Do We Get Angry By Oppression?

Last year, I wrote a number of devotionals as I read through the Bible. Since this week is dedicated to discussing the Evangelical attitude towards immigration in America, I thought I might repost some of the devotionals I wrote last year that were related to the issue of immigration. I will post a few of these this week. Although you can read the original posting here, I’ve copied and pasted it below.

“I was very angry when I heard their outcry and these words.” Nehemiah 5:6

One of the indicators of the place Christ holds in my heart is what things make me angry. When criticism or blocked expectations quickly set me off, or when I get upset that things don’t go my way, or someone disagrees with me, that’s usually an indication that Christ is not at the center of my life. On the other hand, anger in and of itself, is not wrong. In fact, there are things in this world that should make us angry.
Nehemiah, after returning to Jerusalem to oversee the building of the wall, witnesses his people exacting interest from the poor among them and making other Jews sell themselves and their children into slavery to pay for the debt incurred. When Nehemiah observed this, he got angry. The oppression of his people by his people was too much for him to ignore. So he got angry.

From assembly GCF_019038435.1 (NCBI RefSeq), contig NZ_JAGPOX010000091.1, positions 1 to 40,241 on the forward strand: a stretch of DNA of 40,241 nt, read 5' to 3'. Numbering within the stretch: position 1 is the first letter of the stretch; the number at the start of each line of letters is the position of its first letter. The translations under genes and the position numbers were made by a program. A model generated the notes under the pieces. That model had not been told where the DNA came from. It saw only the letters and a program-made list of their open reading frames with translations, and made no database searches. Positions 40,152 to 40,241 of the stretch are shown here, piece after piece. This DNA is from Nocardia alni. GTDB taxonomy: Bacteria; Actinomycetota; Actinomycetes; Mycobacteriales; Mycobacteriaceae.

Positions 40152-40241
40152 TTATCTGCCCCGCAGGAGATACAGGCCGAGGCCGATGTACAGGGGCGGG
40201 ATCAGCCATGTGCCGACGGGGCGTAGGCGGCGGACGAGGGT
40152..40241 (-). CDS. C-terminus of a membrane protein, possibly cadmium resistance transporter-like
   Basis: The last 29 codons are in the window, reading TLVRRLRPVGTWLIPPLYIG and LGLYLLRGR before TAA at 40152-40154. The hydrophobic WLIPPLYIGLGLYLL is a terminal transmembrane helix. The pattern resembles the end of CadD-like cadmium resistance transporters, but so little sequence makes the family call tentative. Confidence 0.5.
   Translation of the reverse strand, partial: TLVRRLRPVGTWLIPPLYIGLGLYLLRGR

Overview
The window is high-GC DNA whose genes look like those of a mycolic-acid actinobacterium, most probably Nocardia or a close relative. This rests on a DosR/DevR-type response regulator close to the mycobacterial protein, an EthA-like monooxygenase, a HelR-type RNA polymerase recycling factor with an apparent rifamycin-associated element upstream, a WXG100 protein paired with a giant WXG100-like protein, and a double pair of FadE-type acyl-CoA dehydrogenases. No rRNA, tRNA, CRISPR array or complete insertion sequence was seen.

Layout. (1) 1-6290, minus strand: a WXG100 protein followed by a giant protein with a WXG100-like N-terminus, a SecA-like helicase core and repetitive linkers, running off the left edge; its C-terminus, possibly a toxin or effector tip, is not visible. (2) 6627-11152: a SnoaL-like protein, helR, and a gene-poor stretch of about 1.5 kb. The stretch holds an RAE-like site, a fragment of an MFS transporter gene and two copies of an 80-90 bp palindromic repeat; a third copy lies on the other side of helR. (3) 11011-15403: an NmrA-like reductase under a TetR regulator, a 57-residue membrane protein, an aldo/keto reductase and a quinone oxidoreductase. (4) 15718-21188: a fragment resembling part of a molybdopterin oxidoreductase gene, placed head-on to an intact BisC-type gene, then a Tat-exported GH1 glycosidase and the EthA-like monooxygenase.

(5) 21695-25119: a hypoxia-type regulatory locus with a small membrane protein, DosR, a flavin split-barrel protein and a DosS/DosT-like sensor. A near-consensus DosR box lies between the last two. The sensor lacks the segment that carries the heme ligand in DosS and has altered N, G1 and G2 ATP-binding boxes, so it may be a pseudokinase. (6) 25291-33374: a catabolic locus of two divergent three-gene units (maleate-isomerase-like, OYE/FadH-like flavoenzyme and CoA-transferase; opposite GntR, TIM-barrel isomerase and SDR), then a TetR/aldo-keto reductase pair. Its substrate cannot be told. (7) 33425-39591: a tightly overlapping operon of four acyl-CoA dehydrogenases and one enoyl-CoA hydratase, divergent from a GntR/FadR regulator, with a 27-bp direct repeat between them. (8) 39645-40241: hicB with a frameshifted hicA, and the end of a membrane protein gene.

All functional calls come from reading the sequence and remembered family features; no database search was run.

I’ll get angry if I’m supposed to meet someone for something and they don’t show up, but do I ever get angry at the oppression of my neighbors by my neighbors? Do I get angry at the drug trafficking that keeps poor people addicted to meth? Am I infuriated by the excessive spending done by churches while people literally one block are starving? Does it bother me when laws are passed that tear apart families and make it illegal to feed or clothe or shelter people in need just because they are an undocumented immigrant?
Oppression is something that righteous men get angry about. When Jesus entered the temple and saw money lenders and merchants charging interest and overcharging for sacrifices, Jesus got angry. It seems there is a mistake in thinking that Christian maturity means never getting angry. The truth is, we should be angry, just not about the things we’re typically mad about.
Lord Jesus, give us an anger towards oppression and sin. Fill us with disdain towards those things that plague your compassion!

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